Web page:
Developing an artist led walk from the Dundas Gallery to the Royal Botanical Gardens in Edinburgh in July.

I have now started the process of preparing for a walk in Edinburgh using the poem by Cecilia Vicuña Thread and Word.This walk will be part of the exhibition of “Threads” at the Dundas Gallery in July which has been curated by the Artists Pool.

The walk will develop from #ThreadandWord which took place from Espacio Gallery to Leadenhall Market on March 5th. Details of the development of this walk can be found on this blog and also on my website.

As I was developing the walk in Shoreditch I was not aware that the exhibition would be travelling to Edinburgh. When I was contacted by Renee, curator at the Artists Pool about the possibility of the exhibition continuing in Edinburgh in July,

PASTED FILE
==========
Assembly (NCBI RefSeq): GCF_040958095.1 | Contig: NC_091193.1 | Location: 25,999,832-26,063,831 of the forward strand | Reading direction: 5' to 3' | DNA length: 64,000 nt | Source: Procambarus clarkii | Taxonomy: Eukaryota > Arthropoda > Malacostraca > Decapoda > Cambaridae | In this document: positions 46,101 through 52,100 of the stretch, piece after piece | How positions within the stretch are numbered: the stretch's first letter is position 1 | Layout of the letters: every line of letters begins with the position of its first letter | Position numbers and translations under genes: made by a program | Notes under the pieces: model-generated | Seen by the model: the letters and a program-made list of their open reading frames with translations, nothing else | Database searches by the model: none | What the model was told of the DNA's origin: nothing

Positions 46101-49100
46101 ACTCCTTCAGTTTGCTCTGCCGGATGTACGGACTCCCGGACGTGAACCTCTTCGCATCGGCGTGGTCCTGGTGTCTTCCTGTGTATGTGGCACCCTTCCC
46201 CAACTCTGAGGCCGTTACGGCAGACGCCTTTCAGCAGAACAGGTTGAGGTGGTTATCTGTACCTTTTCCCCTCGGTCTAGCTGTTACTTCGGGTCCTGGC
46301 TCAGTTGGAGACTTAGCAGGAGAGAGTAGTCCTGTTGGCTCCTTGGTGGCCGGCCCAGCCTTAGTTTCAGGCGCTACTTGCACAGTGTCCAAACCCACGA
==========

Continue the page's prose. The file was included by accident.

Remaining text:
I was elated as it is the location where Cecilia Vicuña wrote her poem ‘Hilo y Palabra’ (Thread and Word) in 1997. It was published as a limited edition print as a part of an installation at Inverleith House in the Botanical Gardens.

I have copied the archive describing Cecilia Vicuña’s practice below.

I am starting to research the walk with a trip to Edinburgh next Tuesday, where my plan is to visit the Dundas gallery and then walk to the Royal Botanical Gardens. Cecilia Vicuña’s installation was titled ‘Precarious'(Precario).

I think PRECARIO is a good working title for this walk as it expresses the fragility of the threads that bring us together.
I will update this blog with images and ideas as my research and thoughts evolve.

Cecilia Vicuna: Precario: Words & Thread
26 October – 5 January 1997

This was the first exhibition in Scotland by Cecila Vicuña, a Chilean artist, poet and film maker who works with the tradition of oral poetry, song, and weaving in the high Andes.